100 years ago this past Tuesday the American jazz singer Ella Fitzgerald was born. Known as “The First Lady of Song,” she is beloved for her purity of tone, impeccable diction, three-octave range, and trombone-like improvisational skill, particularly while scat singing. Her rendition of the nursery rhyme “A-Tisket, A-Tasket” helped boost her to national fame.
Later she joined with Louis Armstrong (Dream a Little Dream of Me), The Ink Spots (Into Each Life Some Rain Must Fall), and Duke Ellington (It Don’t Mean a Thing If It Ain’t Got That Swing) for some of her most memorable recordings.
In 1958, Fitzgerald made history as the first African-American woman to win a Grammy Award. The singer would go on to win 13 Grammys in total and sell more than 40 million albums.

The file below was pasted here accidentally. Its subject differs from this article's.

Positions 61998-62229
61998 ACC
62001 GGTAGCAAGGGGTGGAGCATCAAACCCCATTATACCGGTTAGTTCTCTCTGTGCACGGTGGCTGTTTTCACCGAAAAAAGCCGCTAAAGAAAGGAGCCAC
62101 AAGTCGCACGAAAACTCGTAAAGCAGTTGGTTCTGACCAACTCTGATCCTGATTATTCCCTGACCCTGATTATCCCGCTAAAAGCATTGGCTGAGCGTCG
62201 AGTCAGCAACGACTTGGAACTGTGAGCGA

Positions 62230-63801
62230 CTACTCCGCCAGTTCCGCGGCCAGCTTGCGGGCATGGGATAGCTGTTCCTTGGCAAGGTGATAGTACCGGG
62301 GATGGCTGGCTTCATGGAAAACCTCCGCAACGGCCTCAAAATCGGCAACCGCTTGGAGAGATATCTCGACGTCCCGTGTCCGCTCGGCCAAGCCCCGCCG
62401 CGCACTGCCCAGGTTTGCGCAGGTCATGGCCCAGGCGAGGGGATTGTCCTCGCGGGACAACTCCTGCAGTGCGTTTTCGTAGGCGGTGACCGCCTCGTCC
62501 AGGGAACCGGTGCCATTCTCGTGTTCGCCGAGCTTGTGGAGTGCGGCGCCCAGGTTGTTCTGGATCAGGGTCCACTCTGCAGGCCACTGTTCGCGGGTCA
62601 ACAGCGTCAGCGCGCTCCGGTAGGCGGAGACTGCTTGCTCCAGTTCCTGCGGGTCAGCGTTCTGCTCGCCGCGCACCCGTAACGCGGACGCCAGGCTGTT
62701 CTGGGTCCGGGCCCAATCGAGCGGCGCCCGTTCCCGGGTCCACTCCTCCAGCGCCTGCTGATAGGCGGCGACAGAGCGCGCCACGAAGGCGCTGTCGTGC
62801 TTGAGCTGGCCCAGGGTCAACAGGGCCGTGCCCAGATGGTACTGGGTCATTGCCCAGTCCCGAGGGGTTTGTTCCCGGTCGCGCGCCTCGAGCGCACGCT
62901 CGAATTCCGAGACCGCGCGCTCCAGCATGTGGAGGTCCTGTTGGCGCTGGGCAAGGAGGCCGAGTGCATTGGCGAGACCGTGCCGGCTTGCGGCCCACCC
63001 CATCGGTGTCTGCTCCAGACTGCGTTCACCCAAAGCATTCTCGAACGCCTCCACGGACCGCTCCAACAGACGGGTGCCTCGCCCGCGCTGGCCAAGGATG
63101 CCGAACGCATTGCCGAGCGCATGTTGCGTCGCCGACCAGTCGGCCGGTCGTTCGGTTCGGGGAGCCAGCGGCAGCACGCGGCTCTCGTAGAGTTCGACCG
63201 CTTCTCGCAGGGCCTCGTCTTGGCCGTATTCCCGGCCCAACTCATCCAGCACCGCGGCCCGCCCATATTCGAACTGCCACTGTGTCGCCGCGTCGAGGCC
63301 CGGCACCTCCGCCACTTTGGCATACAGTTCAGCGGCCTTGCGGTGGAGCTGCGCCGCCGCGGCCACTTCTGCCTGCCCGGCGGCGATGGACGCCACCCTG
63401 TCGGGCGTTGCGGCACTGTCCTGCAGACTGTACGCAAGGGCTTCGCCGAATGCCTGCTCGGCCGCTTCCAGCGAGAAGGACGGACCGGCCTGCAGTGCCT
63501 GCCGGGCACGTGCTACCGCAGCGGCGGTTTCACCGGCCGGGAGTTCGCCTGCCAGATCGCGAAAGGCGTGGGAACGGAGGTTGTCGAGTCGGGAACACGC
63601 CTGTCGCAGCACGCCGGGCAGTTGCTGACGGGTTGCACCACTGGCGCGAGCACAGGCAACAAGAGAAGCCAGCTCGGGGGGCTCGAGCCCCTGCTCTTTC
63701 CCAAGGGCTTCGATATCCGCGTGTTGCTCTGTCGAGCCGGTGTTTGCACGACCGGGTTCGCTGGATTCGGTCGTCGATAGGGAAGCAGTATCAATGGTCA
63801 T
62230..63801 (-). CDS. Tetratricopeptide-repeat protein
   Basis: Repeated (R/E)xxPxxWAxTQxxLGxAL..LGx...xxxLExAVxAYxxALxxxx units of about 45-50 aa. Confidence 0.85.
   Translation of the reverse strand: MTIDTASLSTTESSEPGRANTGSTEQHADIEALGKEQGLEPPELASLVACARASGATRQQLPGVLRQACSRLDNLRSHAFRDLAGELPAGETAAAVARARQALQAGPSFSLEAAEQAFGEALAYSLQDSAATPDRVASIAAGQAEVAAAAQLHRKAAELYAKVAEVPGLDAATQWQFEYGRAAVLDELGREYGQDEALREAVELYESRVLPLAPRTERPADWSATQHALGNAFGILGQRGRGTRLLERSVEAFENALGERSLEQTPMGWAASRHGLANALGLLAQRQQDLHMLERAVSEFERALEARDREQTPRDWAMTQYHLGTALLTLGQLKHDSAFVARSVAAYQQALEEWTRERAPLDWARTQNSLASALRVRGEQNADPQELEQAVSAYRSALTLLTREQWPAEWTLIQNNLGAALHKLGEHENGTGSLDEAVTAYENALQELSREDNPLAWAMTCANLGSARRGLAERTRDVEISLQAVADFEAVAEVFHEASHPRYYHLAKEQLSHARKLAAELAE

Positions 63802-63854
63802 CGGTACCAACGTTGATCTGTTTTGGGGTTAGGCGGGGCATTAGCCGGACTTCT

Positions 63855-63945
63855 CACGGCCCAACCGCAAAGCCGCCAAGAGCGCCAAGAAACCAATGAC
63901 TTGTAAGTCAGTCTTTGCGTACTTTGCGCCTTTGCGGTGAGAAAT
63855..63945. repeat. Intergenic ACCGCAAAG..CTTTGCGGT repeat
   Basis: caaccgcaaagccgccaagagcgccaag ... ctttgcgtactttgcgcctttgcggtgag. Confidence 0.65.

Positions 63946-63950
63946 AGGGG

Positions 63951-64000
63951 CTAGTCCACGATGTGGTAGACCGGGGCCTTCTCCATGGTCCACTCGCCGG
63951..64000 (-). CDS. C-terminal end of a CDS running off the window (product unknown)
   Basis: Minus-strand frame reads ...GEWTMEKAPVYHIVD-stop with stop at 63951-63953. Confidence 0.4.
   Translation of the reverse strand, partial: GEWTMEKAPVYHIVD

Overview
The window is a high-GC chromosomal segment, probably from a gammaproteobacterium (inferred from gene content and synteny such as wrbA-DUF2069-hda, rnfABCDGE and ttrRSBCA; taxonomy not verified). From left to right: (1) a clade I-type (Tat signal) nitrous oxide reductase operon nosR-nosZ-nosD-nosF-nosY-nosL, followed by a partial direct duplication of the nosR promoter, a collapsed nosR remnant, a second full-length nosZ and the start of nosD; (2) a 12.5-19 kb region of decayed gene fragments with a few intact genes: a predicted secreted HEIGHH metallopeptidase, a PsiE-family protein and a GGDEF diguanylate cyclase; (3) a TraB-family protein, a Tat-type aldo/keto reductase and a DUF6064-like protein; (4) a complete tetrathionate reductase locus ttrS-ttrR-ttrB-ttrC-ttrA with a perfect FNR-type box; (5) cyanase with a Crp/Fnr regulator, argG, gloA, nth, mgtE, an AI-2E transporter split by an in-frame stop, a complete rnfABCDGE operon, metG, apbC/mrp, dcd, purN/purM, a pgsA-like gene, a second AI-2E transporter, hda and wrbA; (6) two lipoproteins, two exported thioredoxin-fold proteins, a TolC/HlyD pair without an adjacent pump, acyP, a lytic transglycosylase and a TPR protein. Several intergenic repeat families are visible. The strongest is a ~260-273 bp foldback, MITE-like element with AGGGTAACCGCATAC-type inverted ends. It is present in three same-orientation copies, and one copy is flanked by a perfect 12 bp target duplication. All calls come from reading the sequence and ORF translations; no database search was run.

She died in her Beverly Hills home in 1996 at the age of 79, three years after diabetes forced doctors to amputate both her legs below the knee.
This week a departure from our regular feature in that Ella Fitzgerald and her career contributions haven’t been forgotten. Let’s hope they never are.
Learn more by reading and listening to this report from earlier this week on National Public Radio.
From a 1980 TV special highlighting the Carpenters, a legendary duo salutes American popular music and composers. It’s amazing.